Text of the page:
If change-detection mechanisms are not implemented properly, a malicious individual could take advantage and could add, remove, or alter configuration file contents, operating system programs, or application executables. This is why PCI Requirement 11.5 says, “Deploy a change-detection mechanism to alert personnel to unauthorized modification of critical system files, configuration files, or content files; and configure the software to perform critical file comparisons at least weekly.”
During an assessment, an assessor will examine your change-detection mechanism and review the results from monitoring activities. The PCI DSS gives us a good idea of what types of files should be monitored, like system executables, application executables, configuration and parameter files, log and audit files, and any other critical files.
There are two places within the PCI DSS that talk about change control. There is PCI Requirement 10.5.5 that talks about file integrity monitoring of logging, and PCI Requirement 11.5 is the second place that we talk about that. PCI Requirement 11.5 requires that you have a file integrity monitoring system that monitors all your critical files and all of the applications files within your environment.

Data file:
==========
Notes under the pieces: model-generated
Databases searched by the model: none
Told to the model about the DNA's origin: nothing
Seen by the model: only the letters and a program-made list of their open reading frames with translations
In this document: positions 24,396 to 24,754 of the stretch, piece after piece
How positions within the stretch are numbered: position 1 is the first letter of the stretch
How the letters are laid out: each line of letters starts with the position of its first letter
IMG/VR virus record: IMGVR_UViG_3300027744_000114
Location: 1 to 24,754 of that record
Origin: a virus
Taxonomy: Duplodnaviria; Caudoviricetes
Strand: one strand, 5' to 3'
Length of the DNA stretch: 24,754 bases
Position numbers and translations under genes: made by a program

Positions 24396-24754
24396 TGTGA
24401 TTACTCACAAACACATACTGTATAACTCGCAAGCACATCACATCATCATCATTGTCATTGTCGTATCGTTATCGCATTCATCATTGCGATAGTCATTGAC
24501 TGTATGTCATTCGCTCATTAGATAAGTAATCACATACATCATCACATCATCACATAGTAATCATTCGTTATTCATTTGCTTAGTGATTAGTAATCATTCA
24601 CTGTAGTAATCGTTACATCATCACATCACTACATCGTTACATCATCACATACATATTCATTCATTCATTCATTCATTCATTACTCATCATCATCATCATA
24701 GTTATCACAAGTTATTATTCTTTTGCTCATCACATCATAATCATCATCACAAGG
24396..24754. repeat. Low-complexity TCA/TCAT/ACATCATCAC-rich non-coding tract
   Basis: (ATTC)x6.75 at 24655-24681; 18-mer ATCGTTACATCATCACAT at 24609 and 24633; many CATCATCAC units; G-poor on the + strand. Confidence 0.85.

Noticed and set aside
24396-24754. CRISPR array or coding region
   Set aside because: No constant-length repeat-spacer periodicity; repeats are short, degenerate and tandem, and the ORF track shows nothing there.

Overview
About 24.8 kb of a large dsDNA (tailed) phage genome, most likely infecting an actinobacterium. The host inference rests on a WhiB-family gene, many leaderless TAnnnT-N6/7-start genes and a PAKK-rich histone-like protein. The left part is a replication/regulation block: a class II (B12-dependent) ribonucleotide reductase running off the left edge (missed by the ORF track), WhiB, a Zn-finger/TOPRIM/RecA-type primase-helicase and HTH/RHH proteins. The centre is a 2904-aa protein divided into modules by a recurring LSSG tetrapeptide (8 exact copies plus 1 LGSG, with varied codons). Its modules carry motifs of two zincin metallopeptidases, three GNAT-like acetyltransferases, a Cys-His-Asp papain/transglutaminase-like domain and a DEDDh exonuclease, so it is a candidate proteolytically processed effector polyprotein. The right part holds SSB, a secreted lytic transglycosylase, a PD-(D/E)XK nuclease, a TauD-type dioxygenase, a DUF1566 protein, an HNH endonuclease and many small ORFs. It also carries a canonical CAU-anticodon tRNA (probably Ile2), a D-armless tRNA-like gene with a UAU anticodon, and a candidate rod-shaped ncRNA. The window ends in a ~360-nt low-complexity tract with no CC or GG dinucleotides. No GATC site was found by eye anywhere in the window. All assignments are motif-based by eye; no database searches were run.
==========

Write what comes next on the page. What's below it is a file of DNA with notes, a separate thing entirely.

From an assessment perspective, your assessor is going to be pulling all the configurations from your file integrity monitoring systems and looking at what files are going to be monitored. One of the areas that we find most organizations struggle with PCI Requirement 11.5 is that they install Tripwire or OSSEC or another type of file integrity monitoring system and, by default, they will watch the operating system files. They’re pretty good about the system files; however, these applications do not have the cognitive ability to know what applications have been installed. One of the biggest areas that we see clients often struggle with PCI Requirement 11.5 is that they have not gone in and customized that file integrity monitoring solution to monitor those specific files for that specific server.